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Solar Bug-Zappers

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My multi-year experiment with bug-zappers continues to be a success. We haven't experienced a pine-tip moth or bag worm infestation since I installed them in 2009.

Unfortunately, the solar-powered bug-zappers have hardware reliability problems. Last year, I managed keep three of the original four operational all summer. This year, I could revive only one. The other three are stacked in the corner of the garage waiting repair. Last year, the failure point was a cheaply-made switch that I managed to jiggle enough keep working. This year, I'll modify the circuitry to bypass the switch, and maybe I'll have to change a few batteries.

The zappers aren't that expensive. The ones I have are no longer available, but Amazon lists a pair for $25. I considered buying, but when I checked the bad reviews for them, I decided it was time to upgrade the experiment. We now have a grid-powered bug-zapper that's supposed to provide protection over a one acre area.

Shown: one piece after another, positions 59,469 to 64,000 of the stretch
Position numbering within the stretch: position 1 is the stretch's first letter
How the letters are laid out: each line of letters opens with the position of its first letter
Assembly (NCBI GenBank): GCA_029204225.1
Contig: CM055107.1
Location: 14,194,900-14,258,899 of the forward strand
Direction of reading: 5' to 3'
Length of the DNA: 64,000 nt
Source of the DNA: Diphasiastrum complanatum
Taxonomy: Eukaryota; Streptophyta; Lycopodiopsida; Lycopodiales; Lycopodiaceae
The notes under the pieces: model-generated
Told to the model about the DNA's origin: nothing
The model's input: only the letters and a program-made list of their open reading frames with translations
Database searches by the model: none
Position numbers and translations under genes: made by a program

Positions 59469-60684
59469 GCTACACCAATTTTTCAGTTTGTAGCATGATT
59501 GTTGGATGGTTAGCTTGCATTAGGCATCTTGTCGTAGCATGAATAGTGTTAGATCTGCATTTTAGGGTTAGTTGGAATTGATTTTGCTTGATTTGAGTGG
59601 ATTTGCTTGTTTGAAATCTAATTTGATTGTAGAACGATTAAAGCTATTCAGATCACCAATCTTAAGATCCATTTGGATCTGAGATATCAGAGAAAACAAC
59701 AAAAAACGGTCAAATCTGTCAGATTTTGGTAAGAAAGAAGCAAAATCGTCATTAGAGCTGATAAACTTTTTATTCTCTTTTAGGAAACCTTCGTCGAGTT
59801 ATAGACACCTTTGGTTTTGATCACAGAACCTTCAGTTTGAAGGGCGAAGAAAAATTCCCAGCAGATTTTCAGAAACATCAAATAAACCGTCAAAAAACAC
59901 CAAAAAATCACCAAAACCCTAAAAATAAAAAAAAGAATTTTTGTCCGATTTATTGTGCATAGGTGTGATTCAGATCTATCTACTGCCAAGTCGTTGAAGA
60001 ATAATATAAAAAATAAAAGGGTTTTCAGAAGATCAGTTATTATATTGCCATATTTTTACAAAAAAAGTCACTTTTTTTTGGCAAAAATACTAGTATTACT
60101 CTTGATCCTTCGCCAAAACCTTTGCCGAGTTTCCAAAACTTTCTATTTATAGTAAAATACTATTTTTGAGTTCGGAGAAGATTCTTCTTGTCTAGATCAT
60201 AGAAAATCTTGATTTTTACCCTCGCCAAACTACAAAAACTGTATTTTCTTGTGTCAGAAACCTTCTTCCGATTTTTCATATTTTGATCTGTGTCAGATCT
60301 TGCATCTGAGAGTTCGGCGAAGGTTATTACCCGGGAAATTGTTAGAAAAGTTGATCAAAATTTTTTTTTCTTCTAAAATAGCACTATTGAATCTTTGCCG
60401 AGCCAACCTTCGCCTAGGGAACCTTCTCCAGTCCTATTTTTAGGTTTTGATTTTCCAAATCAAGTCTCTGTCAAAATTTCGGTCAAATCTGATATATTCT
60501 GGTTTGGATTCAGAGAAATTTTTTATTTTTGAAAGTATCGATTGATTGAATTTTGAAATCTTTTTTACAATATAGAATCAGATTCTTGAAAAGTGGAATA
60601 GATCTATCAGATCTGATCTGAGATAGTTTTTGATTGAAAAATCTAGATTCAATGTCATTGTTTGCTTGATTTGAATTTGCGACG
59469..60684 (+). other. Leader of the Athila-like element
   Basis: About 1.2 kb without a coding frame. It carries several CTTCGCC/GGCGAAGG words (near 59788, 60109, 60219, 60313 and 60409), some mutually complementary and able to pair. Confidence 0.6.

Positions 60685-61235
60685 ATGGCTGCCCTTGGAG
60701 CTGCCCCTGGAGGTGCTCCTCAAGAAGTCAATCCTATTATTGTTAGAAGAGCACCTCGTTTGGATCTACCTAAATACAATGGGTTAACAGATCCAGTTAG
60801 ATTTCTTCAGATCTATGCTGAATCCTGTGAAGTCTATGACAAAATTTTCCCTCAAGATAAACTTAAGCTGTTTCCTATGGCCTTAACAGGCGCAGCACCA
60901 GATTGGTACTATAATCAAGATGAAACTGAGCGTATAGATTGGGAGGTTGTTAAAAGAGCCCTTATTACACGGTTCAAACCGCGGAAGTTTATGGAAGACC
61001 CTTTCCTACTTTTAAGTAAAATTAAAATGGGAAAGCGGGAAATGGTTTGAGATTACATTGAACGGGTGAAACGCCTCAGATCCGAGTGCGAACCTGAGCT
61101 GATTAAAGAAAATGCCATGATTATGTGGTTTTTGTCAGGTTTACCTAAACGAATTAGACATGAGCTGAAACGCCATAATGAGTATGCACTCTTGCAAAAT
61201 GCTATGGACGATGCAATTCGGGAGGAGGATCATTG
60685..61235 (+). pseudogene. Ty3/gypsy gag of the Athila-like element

Several of the reviewers expressed disappointment over the ineffectiveness of the zappers for mosquitoes. This is no surprise, since mosquitoes aren't moths and aren't attracted to lights. They use their sense of smell to find victims. Most bug-zappers these days come with a mosquito-attractant pheromone that requires monthly renewing to be effective. Since a pheromone attachment came with the zapper I bought, I installed it, but I have to question its effectiveness in windy situations. It could actually make matters worse.

It recently occurred to me that I have another moth situation around the yard where a bug-zapper might be useful. Every summer the hornworm caterpillars harvest the new growth of our tomato plants.

They can be controlled with malathion and/or Sevin spray, which I don't like using, or one can go early each morning before it gets hot and pick off the worms. Being a lazy gardner, I'm not successful at the latter method.

I learned that these colorful and destructive worms are part of a nocturnal moth's life-cycle. According to my The Audubon Society Field Guide to North American Insects and Spiders, the Tomato Hornworm Moth and the Tobacco Hornworm Moth (we get both) have four-inch wingspan, a bit much for my solar bug zappers, but I've moved my last working one to the garden. Maybe I'll get lucky.
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